When I tour any home, I am pretty much out of my mind to spy the kitchen and pantry. Turn of the century homes have similar characteristics that teach us a lot about the way many families lived. I notice that most kitchens are separate from the main living area and often connected to the dining room. For wealthier families who had cooks and housekeepers, it was a way to keep the living spaces separate from the workspaces. Edison’s winter home was designed this way.
Below is a picture of Edison’s dining room. Notice the lighting fixtures shown in both rooms. They are individually styled brass electroliers which were patented and manufactured exclusively for the Edison Company. The pictures don’t do them justice…they are BEAUTIES.
Simple decorating is used adding lovely mahogany antiques (shipped by boat) and a crisp white paint on the walls. It is beautiful yet neutral considering the views of beautiful outdoor gardens and porches.
A swinging door off the dining room opened to a three room kitchen. The first room housed a sink as well as some storage. I imagine all dishes were washed here…closer to the butlers pantry and out of the way of cooking. The second room was a butlers pantry and the third room housed the stove and icebox. I can imagine this space worked well for multiple staff members working in the space.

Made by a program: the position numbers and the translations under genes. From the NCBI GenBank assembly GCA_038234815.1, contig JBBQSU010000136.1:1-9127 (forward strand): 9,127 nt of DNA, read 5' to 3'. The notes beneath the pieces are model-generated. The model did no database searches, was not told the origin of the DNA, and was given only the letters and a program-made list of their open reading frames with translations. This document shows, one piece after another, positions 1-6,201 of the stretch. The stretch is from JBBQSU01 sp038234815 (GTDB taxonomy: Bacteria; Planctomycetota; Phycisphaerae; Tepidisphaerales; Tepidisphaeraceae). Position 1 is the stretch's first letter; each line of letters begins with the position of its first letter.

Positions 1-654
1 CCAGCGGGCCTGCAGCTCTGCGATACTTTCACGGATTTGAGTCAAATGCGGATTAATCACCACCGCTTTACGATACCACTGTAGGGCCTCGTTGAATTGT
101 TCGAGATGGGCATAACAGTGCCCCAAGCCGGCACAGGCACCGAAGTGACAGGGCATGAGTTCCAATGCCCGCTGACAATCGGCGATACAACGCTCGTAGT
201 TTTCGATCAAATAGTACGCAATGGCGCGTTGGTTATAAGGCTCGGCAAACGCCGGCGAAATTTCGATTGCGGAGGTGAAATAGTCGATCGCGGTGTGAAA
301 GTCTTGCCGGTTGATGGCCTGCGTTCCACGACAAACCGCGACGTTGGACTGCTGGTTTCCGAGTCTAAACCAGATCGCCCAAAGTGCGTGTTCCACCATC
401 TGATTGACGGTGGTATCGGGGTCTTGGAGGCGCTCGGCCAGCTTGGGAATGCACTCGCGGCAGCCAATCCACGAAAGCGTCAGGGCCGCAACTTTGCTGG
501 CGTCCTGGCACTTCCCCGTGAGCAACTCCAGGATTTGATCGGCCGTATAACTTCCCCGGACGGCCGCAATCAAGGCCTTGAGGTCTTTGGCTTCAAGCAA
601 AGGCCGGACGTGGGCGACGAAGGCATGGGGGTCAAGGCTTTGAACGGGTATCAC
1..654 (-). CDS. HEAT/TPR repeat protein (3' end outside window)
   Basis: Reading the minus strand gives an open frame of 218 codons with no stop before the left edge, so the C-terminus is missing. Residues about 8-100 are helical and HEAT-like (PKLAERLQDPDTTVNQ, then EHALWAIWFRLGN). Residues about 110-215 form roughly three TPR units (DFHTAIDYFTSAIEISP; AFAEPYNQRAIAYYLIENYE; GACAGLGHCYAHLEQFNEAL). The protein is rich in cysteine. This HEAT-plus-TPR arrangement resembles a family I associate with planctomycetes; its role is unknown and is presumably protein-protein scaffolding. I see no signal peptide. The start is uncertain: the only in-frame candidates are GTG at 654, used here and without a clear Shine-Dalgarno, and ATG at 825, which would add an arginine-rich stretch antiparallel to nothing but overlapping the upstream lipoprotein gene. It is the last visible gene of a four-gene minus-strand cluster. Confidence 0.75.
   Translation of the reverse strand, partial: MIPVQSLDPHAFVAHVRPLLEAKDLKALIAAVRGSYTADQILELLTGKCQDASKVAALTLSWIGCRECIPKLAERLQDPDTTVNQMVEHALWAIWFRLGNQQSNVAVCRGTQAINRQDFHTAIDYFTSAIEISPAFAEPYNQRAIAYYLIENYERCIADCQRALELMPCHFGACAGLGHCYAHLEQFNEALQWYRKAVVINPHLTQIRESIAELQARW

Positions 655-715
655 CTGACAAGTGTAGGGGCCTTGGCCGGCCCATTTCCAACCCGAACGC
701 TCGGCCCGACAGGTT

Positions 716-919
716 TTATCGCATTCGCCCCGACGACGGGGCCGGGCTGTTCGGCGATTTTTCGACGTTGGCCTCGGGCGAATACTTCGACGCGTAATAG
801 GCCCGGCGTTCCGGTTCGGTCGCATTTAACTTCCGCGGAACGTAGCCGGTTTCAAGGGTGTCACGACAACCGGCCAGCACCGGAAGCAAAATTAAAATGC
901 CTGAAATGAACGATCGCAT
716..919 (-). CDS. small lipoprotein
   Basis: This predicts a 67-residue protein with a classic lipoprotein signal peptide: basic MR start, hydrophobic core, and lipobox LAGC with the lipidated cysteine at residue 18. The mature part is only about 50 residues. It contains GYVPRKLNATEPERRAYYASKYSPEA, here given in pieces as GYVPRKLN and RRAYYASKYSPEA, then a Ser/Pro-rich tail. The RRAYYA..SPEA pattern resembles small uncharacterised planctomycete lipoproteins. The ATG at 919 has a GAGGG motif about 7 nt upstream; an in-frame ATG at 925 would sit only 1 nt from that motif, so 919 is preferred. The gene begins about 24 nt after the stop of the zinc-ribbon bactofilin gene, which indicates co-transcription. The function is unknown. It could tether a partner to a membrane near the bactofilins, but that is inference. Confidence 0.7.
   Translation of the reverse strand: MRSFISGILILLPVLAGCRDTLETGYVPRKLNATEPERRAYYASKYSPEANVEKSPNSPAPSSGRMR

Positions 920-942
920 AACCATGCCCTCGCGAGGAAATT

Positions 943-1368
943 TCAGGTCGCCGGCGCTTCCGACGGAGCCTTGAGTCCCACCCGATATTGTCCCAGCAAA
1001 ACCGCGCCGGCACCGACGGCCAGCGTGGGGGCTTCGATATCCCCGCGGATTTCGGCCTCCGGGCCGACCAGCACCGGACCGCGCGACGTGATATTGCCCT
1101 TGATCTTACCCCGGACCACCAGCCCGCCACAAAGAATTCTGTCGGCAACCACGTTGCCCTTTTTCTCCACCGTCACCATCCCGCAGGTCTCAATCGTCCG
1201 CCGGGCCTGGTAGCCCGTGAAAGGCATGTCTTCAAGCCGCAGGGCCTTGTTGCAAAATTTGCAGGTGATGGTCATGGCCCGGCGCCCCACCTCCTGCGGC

Even though the Edison winter home is simple and certainly not oversized, I get a total sense that it served the needs of the family who lived there. My favorite design mantras comes from this philosophy…“Design your home/living space for how you live” and “don’t have a lot of unused space in your home”.
To read Part 1 of Edison’s Winter Estate click HERE.
April 14, 2009
I visited the Thomas Edison/Henry Ford winter estates last week and fell in love with each of them for different reasons. Edison designed his winter home, Seminole Lodge, in Ft. Myers, Florida with Architect Alden Frink of Boston. It was constructed in Maine in pieces and shipped down to the Ft. Myers coast for assembly on site.
No bones about it…I am ADDICTED to turn of the century (1800’s-1900’s) architecture and interior design. I love the utilitarian design, the separation of spaces (including the kitchen) and the design details that support the “how we live” concept in design. Take for example the main living space in the Edison Winter Estate. It is divided into several sections…the library, the sitting room, and dining room…all of which were lived in based on their lifestyle.
So well thought out, the writing desk in the library faces the 14 foot porch which faces the river. As letter writing was so integral during this time period, can you imagine a more beautiful view. *Note the setee facing the same direction.
Seeing the porch and it’s surroundings gives a deeper appreciation for the views from the library and living room.
Beautifully contrasted with the dark wood furniture, this bookcase, behind the writing desk was the most special feature in the room.
I MELT over multiple seating areas in a room.
Multiple chairs are strewn throughout the room and a beautiful grand piano sits in the corner. Each show that conversation and music were highly regarded in the Edison family.
It is simply impossible to view this room without an understand of the intention behind the design. Simply stated, this was a living area. Can you even imagine the conversations and entertaining that occurred in this space?